A Day of Beauty and Knowledge at Newport Plastic Surgery

October 21, 2016

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We cordially invite you to A Day of Beauty & Knowledge

Wednesday, November 2nd 2016 ~ 3pm until 8pm

Newport Plastic Surgery
20301 Birch St. , suite. 100
Newport Beach, CA 92660

RSVP today 949-251-1502
info@newportplastic.com

Dr. Gina will be speaking at this event about “Beauty from the Inside Out.”

Please join us!

Give yourself the gift of beauty this holiday season

COMPLIMENTARY SKIN ANALYSIS

Analysis of your skin condition to expose the damage under your skin caused by sun
damage, environmental effects, hyperpigmentation, and wrinkles
($75.00 value)

INJECTABLES AND PEELS SPECIALS

Special Guest Speakers

Dr. Gina Nick
Primary Care Naturopathic Medical Doctor
Benefits of Integrative Medicine, Detoxification, Hormone Treatments, and Addiction
Treatment and Recovery.
Hormone Balance, Youthful Energy, “Aging Backwards”

Irina Leon
Certified Colon Hydro Therapist
The presentation of the most up-to-date information about
colon hydrotherapy

Dr. Hisham Seify
Board Certified Plastic Surgeon
Assistant Clinical Professor UCLA
Nonsurgical procedures for the Holidays
* Book a surgical procedure and receive $500 off *
(offer valid 11/2/16 only)

 

 

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Toxic Feminine Hygiene Products

November 28, 2014

Here is an informative post about a report released by the Women’s Voices for the Environment called “Chem Fatale” that examined the toxicity of various feminine hygiene products. They found that tampons, pads and other feminine hygiene products contain unwanted chemicals and pesticides, and can be detrimental to women’s health.

Below is the full discussion. Products applied vaginally can enter the circulation quickly, making it especially important for women to be aware of this.

In health,

Dr. Gina

___

The Dirty Secrets of Feminine Hygiene Products

The Gerson Institute

I know menstruation—and the vagina, generally—is a conversational topic that often prompts expressions of disgust, mockery, gross-out jokes or pleas for ignorance, particularly from men. But let’s all agree to be mature adults here, and talk seriously about a health issue that affects nearly every woman on the planet, and is too often ignored out of misguided politeness or squeamishness.

The average woman will have about 350 menses in her lifetime, which, given an estimated average period length of 6 days, means she will spend a total of nearly 6 years of her life menstruating. It’s estimated that the average woman uses up to 11,800 tampons in her lifetime. So that’s a lot of sustained exposure to menstrual products. And in addition to menstrual products, an estimated 10-40% of women use other feminine hygiene products such as douches, wipes, deodorants and creams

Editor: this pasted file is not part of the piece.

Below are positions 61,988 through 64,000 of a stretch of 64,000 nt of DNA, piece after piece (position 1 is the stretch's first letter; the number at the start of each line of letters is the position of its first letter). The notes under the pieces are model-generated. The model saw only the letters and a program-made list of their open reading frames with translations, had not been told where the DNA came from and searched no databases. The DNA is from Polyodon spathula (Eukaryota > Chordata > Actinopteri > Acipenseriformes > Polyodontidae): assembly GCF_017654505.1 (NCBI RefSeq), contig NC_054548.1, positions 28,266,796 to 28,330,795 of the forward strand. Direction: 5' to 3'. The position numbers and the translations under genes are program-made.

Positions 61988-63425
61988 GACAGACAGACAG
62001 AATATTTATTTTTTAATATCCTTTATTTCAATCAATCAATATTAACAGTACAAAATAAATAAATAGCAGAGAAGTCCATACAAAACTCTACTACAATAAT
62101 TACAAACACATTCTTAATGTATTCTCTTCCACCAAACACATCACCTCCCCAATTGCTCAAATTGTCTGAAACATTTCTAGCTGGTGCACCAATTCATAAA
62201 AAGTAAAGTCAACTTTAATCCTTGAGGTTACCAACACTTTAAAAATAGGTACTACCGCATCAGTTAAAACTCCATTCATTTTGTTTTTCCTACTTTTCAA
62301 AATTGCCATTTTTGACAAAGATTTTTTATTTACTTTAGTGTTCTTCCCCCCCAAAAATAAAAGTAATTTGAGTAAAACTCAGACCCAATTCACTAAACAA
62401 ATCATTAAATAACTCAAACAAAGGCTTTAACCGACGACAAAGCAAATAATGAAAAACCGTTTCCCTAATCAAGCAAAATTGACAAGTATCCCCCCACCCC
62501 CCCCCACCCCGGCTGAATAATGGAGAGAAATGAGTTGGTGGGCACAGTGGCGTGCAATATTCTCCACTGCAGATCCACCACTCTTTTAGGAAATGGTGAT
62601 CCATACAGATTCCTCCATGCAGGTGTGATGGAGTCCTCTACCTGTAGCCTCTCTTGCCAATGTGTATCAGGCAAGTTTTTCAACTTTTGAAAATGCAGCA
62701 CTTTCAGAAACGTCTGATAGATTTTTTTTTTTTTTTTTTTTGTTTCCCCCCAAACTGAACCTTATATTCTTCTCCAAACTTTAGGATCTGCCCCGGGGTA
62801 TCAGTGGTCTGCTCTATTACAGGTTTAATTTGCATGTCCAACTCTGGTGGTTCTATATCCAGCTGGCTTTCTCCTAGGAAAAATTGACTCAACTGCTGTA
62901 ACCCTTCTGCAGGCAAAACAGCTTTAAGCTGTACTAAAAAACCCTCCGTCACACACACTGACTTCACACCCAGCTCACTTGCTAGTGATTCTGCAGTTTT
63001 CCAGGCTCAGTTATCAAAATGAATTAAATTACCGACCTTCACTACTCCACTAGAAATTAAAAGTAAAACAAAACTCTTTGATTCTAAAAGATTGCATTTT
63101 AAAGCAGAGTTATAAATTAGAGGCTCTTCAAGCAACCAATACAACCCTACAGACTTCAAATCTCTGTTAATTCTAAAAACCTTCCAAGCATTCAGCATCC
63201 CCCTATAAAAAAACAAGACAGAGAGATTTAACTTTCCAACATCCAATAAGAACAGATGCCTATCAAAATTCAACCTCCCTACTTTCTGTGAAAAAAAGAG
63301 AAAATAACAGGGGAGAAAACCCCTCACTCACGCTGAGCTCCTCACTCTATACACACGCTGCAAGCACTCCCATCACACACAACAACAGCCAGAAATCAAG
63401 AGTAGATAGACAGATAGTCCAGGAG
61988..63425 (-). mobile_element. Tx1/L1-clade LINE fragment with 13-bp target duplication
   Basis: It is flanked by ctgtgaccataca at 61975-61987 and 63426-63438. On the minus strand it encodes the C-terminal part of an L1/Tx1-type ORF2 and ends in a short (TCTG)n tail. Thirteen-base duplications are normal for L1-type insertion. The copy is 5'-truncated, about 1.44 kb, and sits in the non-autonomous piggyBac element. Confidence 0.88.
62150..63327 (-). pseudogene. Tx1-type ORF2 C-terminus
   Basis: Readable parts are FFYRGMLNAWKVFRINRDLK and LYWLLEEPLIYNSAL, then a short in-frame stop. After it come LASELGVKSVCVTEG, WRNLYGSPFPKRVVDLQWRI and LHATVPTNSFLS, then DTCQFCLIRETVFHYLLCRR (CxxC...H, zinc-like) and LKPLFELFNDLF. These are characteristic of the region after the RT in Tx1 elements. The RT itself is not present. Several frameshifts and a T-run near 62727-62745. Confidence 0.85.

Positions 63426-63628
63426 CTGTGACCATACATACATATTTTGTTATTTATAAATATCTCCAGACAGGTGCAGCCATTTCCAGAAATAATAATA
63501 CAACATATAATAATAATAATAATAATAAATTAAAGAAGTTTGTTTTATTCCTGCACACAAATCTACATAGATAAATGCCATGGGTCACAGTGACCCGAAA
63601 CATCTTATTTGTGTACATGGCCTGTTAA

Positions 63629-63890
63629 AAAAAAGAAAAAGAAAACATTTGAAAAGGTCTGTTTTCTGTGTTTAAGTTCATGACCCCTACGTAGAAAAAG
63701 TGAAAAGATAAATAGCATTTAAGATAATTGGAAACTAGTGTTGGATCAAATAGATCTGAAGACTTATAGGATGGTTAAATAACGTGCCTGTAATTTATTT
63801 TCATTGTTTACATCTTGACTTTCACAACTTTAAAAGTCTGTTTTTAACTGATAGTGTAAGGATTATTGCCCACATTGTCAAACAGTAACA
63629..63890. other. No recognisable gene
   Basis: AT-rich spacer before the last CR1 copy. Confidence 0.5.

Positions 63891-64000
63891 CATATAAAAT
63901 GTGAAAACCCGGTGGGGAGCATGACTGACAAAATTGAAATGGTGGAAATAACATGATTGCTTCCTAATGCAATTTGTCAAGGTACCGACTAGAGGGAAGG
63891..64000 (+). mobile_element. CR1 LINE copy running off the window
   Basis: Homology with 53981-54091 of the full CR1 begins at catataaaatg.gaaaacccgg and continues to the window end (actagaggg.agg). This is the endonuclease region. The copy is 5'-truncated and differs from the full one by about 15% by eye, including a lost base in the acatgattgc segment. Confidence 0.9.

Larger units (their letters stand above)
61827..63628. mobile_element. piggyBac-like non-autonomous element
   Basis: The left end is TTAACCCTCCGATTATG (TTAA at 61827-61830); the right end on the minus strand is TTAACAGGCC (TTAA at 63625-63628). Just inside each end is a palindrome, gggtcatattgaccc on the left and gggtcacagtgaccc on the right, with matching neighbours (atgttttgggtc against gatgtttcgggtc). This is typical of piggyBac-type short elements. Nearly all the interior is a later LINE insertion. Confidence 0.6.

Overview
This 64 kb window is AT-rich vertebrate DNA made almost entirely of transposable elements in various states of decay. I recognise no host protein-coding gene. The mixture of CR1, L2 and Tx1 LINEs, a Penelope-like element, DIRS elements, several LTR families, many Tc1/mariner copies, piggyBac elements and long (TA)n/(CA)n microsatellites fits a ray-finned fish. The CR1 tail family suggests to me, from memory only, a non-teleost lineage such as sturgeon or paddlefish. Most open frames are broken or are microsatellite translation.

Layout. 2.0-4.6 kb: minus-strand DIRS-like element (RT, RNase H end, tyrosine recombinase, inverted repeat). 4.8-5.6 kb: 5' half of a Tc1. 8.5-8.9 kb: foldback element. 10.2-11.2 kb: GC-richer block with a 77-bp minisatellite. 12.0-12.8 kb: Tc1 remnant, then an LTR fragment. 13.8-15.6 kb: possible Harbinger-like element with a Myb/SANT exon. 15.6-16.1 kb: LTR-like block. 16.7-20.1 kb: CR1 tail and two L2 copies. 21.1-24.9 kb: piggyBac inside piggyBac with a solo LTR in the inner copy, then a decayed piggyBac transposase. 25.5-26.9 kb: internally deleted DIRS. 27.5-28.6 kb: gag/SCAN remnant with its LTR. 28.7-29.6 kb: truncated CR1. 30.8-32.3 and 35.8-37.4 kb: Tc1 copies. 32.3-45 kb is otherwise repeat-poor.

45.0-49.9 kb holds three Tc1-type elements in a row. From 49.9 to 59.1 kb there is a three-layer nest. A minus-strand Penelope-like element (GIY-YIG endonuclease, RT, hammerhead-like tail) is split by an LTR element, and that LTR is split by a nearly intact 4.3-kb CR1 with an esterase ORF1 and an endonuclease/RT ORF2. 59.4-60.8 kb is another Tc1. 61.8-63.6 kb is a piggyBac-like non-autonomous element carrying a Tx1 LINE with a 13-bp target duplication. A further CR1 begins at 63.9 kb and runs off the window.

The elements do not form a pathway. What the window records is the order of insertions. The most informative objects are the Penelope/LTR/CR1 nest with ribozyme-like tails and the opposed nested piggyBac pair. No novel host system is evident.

The female genitalia is the home to a very delicate balance of bacteria and yeast. If that balance is disturbed, one can end up with painful conditions such as urinary tract infections (UTIs), vaginitis, pelvic inflammatory disease (PID) and yeast infections. Some of these infections, particularly UTIs, can become quite acutely severe.

The best way to safeguard against these common, but potentially serious, infections is to prevent them altogether, and to keep the bacteria and yeast levels in balance. While there are many things you can do to avoid UTIs, yeast infections and other problems—such as urinating before and after sexual intercourse, avoiding over-washing the area with harsh soaps, wiping front-to-back, avoiding bubble baths, and wearing cotton underwear—another is to be very cautious about what types of materials and items you put “down there.”

6 Nasty Substances Found in Feminine Hygiene Products

  • Chlorine: Used to bleach cotton menstrual products, particularly tampons and menstrual pads
  • Dioxins and furans: Known carcinogens that can cause reproductive, developmental and hormonal problems, and can have a detrimental effect on the immune system. These are by-products of the chlorine used for the bleaching process.
  • Pesticide residue: Most cotton used for tampons and pads is made from conventionally-grown cotton, which is treated with heavy pesticides. While the FDA “recommends” that tampons be free of pesticide residue, testing on the popular brand o.b. detects the presence of pesticides like pyrethrum, procymidone, mecarbam and fensulfothion—which are possible carcinogens and linked to endocrine disruption. And, while the Chem Fatale report does not mention this specifically, I would also like to mention that some brands use genetically-modified cotton. If you’re avoiding eating GMO foods, you’ll probably want to reconsider putting GMO products in other parts of your body as well.